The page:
themselves, who had the power of life and death, and they were governed by their own laws; and so Judah had a law. giver from between bis feet during the Persian and Grecian monarchies. Towards the latter part of the Grecian monarchy, the people were governed by kings of their own, of the race of the Maccabees, for near a hundred years; and after that they were subdued by the Romans. But yet the Romans suffered them to be governed by their own laws, and to have a king of their own, Herod the Great, who reigned about forty years, and governed with proper kingly authority, only paying homage to the Romans. But presently after Christ, was born he died, as we have an account, (Matt. ii. 19.) and Archelaus succeeded bim; but was soon put down by the Roman Emperor; and then the sceptre departed from Judah. There were no more temporal kings of Judah after that, neither had that people their governors from the midst of themselves, but were ruled by a Roman governor sent among them; and they ceased to have the power of life and death among themselves. Hence the Jews say to Pilate, It is not lawful for us to put any man to death, John xviii. 31. Thus the sceptre departed from Judah when Shiloh camne.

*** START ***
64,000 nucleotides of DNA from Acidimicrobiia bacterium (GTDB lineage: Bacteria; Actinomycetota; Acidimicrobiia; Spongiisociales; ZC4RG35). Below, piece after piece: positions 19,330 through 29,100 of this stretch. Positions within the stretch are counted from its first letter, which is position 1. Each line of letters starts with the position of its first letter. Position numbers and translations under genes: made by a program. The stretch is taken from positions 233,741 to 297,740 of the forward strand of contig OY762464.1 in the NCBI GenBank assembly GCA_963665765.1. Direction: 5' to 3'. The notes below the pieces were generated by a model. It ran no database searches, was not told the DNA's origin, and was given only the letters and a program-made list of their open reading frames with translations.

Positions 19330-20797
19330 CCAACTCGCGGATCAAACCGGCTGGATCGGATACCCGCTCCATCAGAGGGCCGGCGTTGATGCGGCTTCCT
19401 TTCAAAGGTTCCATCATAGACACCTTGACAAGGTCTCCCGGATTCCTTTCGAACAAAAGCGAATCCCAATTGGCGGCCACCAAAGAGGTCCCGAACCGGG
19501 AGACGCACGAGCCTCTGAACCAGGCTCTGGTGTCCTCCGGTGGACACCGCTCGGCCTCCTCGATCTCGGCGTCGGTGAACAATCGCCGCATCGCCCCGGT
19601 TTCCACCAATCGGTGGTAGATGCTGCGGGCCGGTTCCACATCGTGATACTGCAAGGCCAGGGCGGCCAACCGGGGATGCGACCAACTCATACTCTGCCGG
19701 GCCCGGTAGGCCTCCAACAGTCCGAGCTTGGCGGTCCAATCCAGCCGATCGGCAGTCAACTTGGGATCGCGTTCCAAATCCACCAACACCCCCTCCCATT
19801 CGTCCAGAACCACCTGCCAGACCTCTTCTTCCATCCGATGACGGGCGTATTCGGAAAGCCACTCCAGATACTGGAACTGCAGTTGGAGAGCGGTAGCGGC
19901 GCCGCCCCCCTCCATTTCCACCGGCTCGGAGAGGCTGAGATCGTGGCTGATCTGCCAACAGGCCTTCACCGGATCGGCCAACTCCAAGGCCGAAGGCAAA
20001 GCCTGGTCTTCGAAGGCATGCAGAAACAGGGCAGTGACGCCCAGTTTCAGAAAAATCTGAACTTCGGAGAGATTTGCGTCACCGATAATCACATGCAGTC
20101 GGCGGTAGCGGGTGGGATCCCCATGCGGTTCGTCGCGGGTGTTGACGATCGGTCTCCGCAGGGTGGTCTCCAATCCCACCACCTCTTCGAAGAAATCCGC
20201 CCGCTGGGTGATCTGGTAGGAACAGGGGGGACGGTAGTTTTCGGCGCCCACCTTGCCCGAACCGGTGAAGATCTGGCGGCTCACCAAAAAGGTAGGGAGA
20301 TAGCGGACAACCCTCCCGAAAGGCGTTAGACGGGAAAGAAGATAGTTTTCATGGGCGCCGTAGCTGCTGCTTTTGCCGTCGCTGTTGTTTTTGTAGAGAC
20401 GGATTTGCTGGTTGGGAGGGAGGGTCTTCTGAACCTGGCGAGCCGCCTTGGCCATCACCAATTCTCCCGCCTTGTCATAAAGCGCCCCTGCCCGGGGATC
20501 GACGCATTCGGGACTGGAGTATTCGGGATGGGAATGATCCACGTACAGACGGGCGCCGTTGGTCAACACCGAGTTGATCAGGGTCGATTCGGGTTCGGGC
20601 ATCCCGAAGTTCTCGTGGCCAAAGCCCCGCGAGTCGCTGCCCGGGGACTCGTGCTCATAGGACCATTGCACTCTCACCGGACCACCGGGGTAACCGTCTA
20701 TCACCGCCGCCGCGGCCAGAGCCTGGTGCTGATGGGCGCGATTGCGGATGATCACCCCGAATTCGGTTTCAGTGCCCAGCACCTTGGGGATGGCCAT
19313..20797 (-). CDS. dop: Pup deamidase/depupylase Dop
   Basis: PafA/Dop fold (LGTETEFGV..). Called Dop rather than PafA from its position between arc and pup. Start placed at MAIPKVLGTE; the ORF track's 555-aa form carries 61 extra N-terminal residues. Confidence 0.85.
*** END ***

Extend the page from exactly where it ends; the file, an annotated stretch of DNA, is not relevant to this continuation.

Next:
The Purchase of Redemption.

Having thus considered Christ's coming into the world, and his taking on him our nature, to put himself in a capacity for the purchase of redemption, I come now to shew what is intended by the purchase of redemption—to make some general observations concerning those things by which this purchase was made and then to consider those things more particularly which Christ did and suffered, by which that purchase was made.